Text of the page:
My 15 minutes (seconds?) of fame

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The last box. Now, if I could just remember where I put it …

It’s been extra busy around the Smittybread home-based bakery this spring. In addition to baking artisan breads for the West Lafayette Farmers Market, I’ve moved from one side of town to the other and have been making plans to start a storefront bakery.

While the move was just a few miles geographically, it was an arduous task sorting, packing and moving years of accumulated stuff. Luckily most of my baking ingredients and gear didn’t get lost in the shuffle. Of the first five West Lafayette Farmers Market sessions so far this year, I’ve only missed one and have sold pretty much everything I’ve been able to bake.

Unfortunately, the week I had to skip baking due to the house closing was ill-timed. It was the week Smittybread was featured in an article in Lafayette Magazine focusing on how diverse vendors use farmers’ markets as springboards to launch new products and businesses.

Smittybread feature
An article about Smittybread appears in the Summer 2016 issue of Lafayette Magazine.

Anticipating the added interest the article might create, I took a few minutes before market opened May 18 to let my neighboring vendors know why I would not be joining them and that I would return the following week. One of them later said he was swamped with inquiries from people looking for Smittybread. Luckily they didn’t give up looking because I’ve since met many new customers who said they heard about Smittybread through that article. Thanks to writer Kathy Mayer, photographer Tom Baugues, and Lafayette Magazine for the positive press!

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Smittybread pain au levain ready for market.

In addition to spending time moving the household and baking many baskets of sourdough bread this spring, I’ve been making plans to open a bakery. Were it not for the success I’ve had marketing sourdough bread, baguettes and pastries at the farmers market, it’s unlikely I would have the confidence to attempt something so bold, or as some might say, foolhardy. More about this in a future post.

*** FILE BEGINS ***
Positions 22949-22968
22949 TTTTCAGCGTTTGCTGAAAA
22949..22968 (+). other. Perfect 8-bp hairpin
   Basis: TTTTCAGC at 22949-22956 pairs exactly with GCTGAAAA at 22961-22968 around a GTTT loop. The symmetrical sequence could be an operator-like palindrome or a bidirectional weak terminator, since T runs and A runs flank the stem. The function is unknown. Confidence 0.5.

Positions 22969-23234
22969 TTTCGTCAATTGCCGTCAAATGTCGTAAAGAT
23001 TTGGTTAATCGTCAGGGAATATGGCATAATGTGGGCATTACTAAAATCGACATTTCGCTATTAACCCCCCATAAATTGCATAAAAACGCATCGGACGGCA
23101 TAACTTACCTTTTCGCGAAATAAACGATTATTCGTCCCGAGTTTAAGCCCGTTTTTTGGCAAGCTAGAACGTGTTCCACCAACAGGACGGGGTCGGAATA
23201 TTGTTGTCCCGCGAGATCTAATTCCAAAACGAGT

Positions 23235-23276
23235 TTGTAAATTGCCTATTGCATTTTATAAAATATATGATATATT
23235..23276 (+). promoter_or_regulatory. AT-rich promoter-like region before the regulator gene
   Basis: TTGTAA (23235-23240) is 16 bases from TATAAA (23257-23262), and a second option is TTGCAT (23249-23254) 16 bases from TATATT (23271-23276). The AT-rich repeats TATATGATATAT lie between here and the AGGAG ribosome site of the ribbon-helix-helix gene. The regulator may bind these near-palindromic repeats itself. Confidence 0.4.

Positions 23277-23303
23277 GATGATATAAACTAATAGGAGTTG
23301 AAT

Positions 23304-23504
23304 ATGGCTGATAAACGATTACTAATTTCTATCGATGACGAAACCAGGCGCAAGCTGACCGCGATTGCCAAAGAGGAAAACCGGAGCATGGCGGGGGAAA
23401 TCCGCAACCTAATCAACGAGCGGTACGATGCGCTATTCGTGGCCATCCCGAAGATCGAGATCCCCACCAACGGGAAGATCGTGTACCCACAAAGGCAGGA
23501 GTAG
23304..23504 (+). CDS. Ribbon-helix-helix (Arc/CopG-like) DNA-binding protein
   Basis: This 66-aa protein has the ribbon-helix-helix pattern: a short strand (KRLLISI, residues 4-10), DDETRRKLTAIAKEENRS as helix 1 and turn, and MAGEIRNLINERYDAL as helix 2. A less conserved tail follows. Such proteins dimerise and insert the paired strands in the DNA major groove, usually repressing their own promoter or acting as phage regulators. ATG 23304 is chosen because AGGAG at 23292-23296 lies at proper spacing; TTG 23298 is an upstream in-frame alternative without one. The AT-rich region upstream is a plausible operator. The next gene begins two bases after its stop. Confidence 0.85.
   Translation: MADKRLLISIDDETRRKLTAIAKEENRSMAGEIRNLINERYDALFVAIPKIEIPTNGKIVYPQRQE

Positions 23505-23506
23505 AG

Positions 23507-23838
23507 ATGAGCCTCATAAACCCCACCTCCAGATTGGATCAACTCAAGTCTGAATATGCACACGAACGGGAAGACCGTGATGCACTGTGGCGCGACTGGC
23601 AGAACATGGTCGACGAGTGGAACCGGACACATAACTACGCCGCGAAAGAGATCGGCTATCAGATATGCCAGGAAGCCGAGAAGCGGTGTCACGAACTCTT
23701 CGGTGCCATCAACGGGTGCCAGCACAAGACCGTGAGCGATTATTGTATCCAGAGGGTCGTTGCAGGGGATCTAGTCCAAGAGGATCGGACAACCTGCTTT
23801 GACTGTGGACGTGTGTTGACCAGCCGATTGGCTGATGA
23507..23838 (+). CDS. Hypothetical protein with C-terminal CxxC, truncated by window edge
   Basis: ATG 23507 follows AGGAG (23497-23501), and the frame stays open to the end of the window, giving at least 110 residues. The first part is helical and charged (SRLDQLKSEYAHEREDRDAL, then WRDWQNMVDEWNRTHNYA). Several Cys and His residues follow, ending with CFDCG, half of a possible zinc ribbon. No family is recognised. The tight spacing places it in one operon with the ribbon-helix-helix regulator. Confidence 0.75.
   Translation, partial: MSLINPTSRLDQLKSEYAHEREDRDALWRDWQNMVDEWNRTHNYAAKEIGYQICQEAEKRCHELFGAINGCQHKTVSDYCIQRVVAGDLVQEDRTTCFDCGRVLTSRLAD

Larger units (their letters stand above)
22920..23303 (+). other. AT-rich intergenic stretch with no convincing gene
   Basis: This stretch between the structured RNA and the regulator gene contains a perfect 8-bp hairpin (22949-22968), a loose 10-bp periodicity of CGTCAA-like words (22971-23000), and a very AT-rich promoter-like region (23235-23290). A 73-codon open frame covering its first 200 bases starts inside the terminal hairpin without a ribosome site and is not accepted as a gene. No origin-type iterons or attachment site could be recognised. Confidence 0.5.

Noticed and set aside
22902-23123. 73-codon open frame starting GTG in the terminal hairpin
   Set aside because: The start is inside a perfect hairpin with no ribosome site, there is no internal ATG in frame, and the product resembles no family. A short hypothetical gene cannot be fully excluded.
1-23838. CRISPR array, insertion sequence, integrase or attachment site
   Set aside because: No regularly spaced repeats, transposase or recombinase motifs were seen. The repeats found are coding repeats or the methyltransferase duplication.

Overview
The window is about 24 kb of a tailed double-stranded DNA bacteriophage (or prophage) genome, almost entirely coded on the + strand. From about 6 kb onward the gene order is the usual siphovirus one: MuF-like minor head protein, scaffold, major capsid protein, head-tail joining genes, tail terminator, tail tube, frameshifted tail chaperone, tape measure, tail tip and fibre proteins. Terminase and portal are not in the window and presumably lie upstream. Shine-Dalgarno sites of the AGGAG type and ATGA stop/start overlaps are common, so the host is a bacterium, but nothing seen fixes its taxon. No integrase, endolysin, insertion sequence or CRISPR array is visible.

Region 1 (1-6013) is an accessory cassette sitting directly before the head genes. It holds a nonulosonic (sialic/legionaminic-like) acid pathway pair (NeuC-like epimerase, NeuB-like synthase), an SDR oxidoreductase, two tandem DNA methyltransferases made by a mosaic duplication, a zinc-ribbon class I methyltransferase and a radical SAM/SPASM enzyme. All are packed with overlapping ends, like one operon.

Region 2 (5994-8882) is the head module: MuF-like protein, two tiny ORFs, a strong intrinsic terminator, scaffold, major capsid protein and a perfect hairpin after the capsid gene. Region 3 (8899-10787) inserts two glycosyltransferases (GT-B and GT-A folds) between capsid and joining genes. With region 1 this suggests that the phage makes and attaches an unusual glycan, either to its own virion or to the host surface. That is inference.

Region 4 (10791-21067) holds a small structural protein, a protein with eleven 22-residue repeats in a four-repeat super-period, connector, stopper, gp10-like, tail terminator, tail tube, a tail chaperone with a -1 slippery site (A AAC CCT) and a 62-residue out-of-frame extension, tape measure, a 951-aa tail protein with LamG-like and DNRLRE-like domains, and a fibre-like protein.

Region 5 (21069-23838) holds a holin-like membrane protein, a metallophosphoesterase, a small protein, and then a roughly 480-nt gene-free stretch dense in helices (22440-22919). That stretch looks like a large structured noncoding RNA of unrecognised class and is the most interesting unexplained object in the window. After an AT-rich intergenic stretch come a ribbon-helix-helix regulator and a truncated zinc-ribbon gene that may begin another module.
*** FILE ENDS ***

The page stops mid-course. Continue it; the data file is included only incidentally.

This past week at the market I also was interviewed by a local TV news reporter for a story about a new farmers market website. As a former newspaper reporter for the Journal & Courier, I would often spot myself on the WLFI-TV 18 news, usually in the background of video shot at elections, council meetings, groundbreakings or other events. I’ve also occasionally appeared in news clips as the keyboardist in the local country band Moonshine Mason and the Rotgut Gang. I believe this was the first time, however, that I’ve been interviewed for a news story. It was a great experience.

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Screen grab courtesy of my computer and WLFI.com

WLFI-TV 18 Multi-platform Journalist Brittany Tyner wanted to know what I thought of a new website, FarmersMarket.com, where customers can buy from farmers’ market vendors without actually going to the market. Items purchased online are picked up at a given location once a week. It so happens that the Lafayette pickup location for items purchased through the website is Great Harvest Bakery. I told the reporter that while the idea has merit, I would not want Smittybread customers picking up their bread at someone else’s bakery.

That said, I also told her that community bakeries are not so much competing with each other as with large corporations that produce bread-like product in mass quantities for pennies per loaf and ship it, often frozen, great distances to outlets where it may sit days or weeks before being purchased.

There is no shortage of potential bread customers since nearly everyone eats bread in one form or another every day. When you think of how much bread is consumed per capita, capturing even a tiny portion of that market should be enough to keep a local bakery in business. The biggest challenge we face as community bakers is connecting with consumers and earning their business with a consistently good product that is priced competitively and delivered with a smile.

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